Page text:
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Torture, cont.

I wondering if people here think that waterboarding really isn’t torture and agree with all the apologists reasoning which claims ‘enhanced interrogation’ isn’t really torture (thus making it legal).  By the way, everyone should read those memos released recently.  Here is a great response to the apologists by Andrew Sullivan (in full):

One way to look at how the Bush administration redefined torture out of existence, so that it could, er, torture human beings, is to compare their criteria for “enhanced interrogation” with those for rape. Raping someone need not leave any long-term physical scars; it certainly doesn’t permanently impair any bodily organ; it has no uniquely graphic dimensions […] So ask yourself: if Abu Zubaydah had been raped 83 times, would we be talking about no legal consequences for his rapist – or the people who monitored and authorized the rape?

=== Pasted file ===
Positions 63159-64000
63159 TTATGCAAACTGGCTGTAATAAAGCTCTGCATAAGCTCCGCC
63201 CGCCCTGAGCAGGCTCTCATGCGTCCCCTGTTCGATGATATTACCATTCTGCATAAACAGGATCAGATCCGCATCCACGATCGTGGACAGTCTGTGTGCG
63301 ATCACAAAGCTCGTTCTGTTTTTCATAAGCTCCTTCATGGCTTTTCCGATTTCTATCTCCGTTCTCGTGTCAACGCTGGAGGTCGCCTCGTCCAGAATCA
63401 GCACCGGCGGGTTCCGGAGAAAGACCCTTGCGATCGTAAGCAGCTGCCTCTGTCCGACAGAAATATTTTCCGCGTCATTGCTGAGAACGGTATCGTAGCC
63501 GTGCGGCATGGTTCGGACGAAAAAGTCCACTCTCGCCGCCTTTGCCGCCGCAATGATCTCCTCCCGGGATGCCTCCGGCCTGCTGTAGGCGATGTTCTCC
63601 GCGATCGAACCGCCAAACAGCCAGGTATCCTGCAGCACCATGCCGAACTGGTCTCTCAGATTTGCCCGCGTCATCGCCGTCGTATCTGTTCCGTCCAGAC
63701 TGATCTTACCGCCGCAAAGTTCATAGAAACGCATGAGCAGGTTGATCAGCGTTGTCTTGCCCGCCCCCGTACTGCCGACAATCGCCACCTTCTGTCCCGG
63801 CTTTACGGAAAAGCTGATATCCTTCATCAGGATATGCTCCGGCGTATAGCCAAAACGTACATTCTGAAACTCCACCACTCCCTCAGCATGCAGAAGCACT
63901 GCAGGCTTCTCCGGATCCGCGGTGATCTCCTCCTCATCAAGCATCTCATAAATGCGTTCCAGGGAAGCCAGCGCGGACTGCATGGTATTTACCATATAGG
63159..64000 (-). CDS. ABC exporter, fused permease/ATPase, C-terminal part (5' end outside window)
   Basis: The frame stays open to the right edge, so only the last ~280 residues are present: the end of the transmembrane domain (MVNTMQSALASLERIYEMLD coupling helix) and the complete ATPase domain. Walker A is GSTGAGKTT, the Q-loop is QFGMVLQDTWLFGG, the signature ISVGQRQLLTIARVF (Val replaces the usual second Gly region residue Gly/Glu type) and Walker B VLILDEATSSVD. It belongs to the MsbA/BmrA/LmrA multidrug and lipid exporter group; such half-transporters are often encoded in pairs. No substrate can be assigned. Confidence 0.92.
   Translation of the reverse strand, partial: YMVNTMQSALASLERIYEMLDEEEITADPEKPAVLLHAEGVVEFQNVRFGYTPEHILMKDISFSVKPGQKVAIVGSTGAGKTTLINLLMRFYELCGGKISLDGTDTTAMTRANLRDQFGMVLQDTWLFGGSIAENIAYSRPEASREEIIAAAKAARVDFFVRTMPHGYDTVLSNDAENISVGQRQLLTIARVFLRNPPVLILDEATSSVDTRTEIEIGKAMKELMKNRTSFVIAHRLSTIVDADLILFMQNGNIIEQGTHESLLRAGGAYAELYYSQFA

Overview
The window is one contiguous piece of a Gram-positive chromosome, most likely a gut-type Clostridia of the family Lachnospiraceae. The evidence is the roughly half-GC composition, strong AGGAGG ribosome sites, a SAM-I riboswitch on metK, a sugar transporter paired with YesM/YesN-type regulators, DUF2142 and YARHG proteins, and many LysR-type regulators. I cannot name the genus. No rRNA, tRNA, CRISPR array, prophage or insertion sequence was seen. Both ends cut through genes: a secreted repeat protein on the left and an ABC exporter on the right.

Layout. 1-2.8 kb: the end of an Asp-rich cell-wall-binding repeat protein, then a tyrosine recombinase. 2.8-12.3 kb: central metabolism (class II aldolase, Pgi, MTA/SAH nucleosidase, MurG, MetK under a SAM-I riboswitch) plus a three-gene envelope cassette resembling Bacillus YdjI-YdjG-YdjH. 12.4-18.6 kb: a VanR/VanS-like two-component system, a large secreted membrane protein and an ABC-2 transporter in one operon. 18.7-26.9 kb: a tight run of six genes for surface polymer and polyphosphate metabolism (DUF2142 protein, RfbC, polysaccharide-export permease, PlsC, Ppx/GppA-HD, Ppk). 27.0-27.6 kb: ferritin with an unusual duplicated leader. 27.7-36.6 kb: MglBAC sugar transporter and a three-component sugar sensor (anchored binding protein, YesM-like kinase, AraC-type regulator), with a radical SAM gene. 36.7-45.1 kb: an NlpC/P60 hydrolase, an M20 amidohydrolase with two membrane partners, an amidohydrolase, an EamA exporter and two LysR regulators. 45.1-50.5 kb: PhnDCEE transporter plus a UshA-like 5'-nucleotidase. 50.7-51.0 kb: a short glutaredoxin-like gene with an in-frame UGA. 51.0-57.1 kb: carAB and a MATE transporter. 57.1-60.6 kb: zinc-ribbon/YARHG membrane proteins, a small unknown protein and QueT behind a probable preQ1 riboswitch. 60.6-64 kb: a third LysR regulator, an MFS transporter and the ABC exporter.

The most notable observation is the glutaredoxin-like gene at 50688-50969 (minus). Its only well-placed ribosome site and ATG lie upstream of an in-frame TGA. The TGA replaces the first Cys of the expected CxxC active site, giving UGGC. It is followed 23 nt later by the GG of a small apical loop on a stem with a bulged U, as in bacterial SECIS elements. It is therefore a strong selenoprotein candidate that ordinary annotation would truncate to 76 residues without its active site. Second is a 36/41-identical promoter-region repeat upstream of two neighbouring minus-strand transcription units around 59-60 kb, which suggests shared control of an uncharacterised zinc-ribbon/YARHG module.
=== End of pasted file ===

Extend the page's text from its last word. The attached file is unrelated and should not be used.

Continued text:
I think this line of reasoning is solid.  It also offers an adequate response to Mark Thiessen, who criticized Hitchen’s judgement of labeling waterboarding as torture.  Thiessen said, “if you’re willing to try it to see what it feels like, it’s not torture…”  To which I would respond, although Hitchens and others are willing to “try waterboarding” they aren’t undergoing the true experience of it.  It’s like saying that if people are willing to have someone penetrate them sexually you can’t define forced sex as rape.

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